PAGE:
My Dad didn't know much about gardening, or so my Mum claimed. I remember years ago when I was still in single figures laughing about his fixation with mulching. We all thought it was such a funny word and what did he know anyway? Well of course, it turns out, mulching is the way to go to ensure moisture is kept in and protection is gained. He was also a drastic pruner; the hacking my parents' poor lemon tree had to endure every two or three years is no-one's business.
Again, some plants really need the ruthless touch. Those of you who have noticed our kaffir lime tree on the verge will see its beautiful bronze-mauve leaves sprouting after one of our members pruned it to within an inch of its life.
I could never have the courage to do that and that is possibly why my own kaffir lime is scrawny, spindly and clinging tenaciously with some underdeveloped limes also hanging on for dear life.
It is wonderful to walk around the garden after the wet weather and see the new plants growing up in haphazard ways, taking an opportunity to sprout their carelessly cast seed. We should be able to keep all our seeds from our winter crops, radish, lettuce, spicy and mustard lettuce, rocket, coriander and broccoli. How wonderful, we just need to keep them dry and secure for next year.
Peeking out of one of the piles of horse manure was a feathery plume of asparagus I had been observing possessively. But horror of horrors today I went hot and cold when I saw it had gone! Errant chickens? Greedy locusts? Someone jumping the gun and serving one piece on toast? Ms Mova was with me, I saw her face as I said, "Oh no the asparagus has gone!" She grimaced and slowly very slowly said,"I thought it was a weed. They are not supposed to come up until next September!"
So how does asparagus grow here in Oz? Was this front runner normal? Looks like you just ignore them for a few years, just keep piling on the blood and bone, manure or seaweed and watch the fronds grow. I would like to add that there is another frond emerging, watch out for frantic weeders!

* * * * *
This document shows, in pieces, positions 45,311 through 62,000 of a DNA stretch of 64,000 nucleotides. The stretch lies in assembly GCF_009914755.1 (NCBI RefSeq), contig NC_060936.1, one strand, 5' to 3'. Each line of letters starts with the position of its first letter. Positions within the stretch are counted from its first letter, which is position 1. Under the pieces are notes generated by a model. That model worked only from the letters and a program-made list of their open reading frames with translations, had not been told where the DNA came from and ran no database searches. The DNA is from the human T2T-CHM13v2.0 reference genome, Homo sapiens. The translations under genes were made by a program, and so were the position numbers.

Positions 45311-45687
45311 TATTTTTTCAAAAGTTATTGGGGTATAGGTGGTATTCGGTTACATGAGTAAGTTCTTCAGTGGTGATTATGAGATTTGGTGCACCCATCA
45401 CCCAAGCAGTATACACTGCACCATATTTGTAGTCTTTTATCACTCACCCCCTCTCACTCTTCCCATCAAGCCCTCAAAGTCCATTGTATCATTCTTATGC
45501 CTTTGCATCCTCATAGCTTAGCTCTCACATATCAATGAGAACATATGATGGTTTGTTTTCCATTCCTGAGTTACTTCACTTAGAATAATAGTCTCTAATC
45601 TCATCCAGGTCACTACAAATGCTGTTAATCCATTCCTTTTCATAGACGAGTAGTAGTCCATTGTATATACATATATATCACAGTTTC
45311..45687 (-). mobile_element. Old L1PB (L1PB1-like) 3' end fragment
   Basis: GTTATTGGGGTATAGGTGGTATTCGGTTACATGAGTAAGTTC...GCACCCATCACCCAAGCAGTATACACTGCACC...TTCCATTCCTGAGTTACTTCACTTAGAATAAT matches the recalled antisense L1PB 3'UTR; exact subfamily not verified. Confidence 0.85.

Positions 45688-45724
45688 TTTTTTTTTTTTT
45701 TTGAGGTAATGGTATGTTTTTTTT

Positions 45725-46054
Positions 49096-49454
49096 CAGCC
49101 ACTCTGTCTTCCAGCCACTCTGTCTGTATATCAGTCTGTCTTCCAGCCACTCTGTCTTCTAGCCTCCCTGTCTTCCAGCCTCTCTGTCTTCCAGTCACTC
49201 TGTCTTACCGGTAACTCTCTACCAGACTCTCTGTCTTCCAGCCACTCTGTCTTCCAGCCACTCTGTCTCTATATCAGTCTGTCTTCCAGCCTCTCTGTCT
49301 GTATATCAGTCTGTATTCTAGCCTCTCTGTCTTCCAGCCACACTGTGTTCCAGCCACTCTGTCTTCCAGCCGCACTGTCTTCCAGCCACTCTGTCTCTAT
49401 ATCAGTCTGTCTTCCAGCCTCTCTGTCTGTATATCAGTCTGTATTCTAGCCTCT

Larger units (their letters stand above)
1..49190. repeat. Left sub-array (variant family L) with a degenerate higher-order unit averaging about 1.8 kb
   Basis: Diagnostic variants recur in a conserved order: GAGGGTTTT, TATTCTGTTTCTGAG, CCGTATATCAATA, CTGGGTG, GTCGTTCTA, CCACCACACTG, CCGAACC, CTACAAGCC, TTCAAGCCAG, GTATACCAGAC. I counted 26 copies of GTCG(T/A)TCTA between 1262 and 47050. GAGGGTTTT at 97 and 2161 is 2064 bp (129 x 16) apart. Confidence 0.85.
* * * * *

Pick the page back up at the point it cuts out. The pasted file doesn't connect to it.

Water is filling the tanks, yeah! The taps are nearly ready for use and the blackboards and pinboard are attached and ready for notes. Blackboards and chalk, a drawer's delight, the children are relegated to drawing on the portable blackboard or of course if they have gigantic aspirations on the concrete!
The rhubarb continues to grow. I pointed the three plants out very pointedly to Ms Mova with their burgeoning leaves and stems. Rhubarb and ginger crumble grows ever nearer!
We are also the recipients of two rather dusty, shabby and possibly old broilers who are beginning to enjoy their new surroundings and scratch about in the garden.let's hope that this one soon regains a red comb!
The chickens certainly are complaining about the time change! Ms Mova and I met on her step with bedhair and sleepy eyes on Sunday morning as the ladies were complaining so loudly from their pens. "Let us out, there are only so many hours in the day for us to forage!" Lack of foraging might have caused the new girls to have scaly legs. Ms Mova reckons gentle massaging with sweet-smelling oils, well vaseline anyway, might improve this. A lovely task for the working bee!